The honey locust was named for the botanist Gottlieb Gleditsch and for its three-branched, 5 to 15-centimetre-long spines, which grow on the trunk and branches. It is a native of eastern-North America, where it is found on moist, rich soils from Texas northward to the 43rd parallel. It can tolerate drier situations, and is planted in tree belts in the prairies. The honey locust was introduced into Europe in about 1700 and is now abundant in the warm lowlands of western and southern Europe. It reaches a height of 30 to 45 metres, and has a smooth, blackish bark that peels offin large flakes. The inconspicuous greenish flowers are arranged in racemes four to seven centimetres long. The long, twisted pod remains on the tree until winter. The honey locust is a light-demanding tree and stands up well to cutting-back. It is found in parks, and sometimes in the vicinity of country dwellings, where it is used as a thorny hedge. The wood, which is hard with reddish brown heartwood, is highly prized. The unripe pods are a favourite food of livestock and the dye they yield is used in colouring fabrics.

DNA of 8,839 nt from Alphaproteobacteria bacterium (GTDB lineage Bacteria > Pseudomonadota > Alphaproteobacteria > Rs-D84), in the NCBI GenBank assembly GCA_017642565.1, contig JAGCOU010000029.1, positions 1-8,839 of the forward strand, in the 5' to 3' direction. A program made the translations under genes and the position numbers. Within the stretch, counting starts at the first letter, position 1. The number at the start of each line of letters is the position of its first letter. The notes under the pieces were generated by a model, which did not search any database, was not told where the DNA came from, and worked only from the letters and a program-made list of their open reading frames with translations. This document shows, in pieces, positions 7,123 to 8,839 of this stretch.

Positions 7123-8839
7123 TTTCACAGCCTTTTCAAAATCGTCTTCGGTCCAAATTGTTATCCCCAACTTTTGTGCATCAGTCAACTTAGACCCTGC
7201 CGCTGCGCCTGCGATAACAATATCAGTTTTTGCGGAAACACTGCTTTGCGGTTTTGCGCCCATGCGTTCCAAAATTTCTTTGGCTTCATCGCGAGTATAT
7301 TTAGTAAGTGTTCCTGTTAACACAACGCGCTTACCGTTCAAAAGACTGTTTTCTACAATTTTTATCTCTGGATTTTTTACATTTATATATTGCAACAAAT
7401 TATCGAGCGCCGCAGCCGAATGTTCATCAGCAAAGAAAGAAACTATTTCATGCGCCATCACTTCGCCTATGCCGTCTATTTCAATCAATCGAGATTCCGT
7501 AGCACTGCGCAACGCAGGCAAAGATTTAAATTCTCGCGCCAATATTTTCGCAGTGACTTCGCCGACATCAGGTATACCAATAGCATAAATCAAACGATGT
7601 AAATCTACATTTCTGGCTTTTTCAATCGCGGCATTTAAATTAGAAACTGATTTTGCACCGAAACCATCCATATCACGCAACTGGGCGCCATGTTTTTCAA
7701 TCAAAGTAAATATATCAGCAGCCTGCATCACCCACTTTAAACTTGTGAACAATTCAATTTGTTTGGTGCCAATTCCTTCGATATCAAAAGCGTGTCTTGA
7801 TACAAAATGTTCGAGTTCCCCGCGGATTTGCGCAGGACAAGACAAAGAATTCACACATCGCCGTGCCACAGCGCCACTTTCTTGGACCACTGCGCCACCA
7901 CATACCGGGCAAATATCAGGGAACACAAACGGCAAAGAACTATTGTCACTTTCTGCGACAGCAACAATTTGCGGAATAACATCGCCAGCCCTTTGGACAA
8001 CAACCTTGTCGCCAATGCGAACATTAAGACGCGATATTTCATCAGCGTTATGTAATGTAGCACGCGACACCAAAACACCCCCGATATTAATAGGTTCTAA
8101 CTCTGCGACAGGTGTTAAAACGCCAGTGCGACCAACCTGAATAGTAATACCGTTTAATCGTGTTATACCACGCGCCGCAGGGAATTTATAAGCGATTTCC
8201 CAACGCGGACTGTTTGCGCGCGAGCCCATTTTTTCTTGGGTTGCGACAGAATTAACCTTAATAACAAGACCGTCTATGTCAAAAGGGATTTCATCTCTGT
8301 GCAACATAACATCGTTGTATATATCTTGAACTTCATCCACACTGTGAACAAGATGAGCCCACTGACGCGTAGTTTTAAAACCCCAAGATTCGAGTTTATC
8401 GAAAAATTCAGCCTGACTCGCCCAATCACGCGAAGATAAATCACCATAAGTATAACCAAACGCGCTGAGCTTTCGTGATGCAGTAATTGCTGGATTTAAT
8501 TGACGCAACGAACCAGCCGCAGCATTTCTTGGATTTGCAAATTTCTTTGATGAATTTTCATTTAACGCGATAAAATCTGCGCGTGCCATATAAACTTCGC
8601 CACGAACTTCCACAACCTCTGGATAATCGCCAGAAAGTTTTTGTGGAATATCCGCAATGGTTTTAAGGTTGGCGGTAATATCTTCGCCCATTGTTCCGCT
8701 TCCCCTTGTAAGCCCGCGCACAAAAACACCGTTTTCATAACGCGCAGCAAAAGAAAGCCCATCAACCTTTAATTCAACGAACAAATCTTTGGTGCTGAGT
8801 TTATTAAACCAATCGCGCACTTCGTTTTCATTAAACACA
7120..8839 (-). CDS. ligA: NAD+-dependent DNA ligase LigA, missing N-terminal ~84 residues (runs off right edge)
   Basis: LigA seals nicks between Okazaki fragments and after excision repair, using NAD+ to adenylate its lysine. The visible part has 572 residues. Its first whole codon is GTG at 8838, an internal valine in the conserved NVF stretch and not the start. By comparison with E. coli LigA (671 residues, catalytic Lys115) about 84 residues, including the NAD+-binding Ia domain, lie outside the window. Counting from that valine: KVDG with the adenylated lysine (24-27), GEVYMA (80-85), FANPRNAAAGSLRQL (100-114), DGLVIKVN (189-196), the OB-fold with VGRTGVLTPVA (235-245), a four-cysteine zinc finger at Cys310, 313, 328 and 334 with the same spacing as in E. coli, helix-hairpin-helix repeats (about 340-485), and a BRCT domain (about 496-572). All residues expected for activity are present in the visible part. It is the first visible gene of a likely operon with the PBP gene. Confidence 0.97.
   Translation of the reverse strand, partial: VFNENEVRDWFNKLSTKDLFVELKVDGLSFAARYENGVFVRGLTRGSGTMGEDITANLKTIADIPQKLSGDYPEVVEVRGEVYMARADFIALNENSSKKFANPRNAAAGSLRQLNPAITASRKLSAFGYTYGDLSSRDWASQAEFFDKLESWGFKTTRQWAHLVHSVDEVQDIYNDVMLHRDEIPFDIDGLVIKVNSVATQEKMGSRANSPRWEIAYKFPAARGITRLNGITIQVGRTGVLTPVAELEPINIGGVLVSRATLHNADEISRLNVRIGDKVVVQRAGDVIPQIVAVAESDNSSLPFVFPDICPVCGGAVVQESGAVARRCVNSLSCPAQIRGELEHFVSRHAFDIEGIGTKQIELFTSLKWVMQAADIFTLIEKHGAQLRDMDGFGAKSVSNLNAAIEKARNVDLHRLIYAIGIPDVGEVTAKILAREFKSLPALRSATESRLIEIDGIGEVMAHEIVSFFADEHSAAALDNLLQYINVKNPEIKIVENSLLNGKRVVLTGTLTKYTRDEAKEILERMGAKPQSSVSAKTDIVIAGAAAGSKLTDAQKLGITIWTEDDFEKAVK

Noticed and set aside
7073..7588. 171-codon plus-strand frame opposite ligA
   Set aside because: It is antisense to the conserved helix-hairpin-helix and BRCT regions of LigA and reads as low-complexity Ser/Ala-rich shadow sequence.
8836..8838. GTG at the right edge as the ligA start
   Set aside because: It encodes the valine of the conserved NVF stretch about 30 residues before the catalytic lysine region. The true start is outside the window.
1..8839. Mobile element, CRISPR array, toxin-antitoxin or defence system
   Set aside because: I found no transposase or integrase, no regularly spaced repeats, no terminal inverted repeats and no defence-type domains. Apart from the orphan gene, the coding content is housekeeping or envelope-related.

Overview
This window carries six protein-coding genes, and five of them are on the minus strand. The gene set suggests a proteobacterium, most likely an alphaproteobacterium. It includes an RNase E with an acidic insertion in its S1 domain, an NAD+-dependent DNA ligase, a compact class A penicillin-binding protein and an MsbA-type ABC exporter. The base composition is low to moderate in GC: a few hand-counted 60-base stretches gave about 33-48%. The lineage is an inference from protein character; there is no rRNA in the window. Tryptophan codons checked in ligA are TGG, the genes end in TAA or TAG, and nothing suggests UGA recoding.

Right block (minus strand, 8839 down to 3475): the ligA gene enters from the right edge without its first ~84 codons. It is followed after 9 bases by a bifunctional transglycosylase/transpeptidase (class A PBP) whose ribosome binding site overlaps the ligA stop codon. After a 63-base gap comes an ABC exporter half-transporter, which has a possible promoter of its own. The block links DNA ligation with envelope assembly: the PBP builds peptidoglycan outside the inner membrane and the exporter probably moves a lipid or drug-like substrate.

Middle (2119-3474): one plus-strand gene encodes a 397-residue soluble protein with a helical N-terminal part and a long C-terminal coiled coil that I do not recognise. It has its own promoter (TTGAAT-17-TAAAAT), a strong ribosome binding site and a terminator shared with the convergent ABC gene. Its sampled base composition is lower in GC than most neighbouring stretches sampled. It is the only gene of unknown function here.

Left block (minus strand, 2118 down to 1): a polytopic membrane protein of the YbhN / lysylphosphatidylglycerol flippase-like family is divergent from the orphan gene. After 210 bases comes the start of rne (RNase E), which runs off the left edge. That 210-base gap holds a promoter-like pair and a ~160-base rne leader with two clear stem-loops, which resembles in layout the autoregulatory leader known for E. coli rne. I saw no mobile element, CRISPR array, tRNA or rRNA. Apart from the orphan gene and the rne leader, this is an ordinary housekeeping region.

Leaves: Alternate, even-pinnate and bipinnately compound, 12—30 cm long, with 10—15 pairs of narrow elliptic leaflets, the margin sparingly toothed.
Fruit: A reddish brown pod or legume
20—40 cm long. Seed: Yellow-brown, 1 cm long.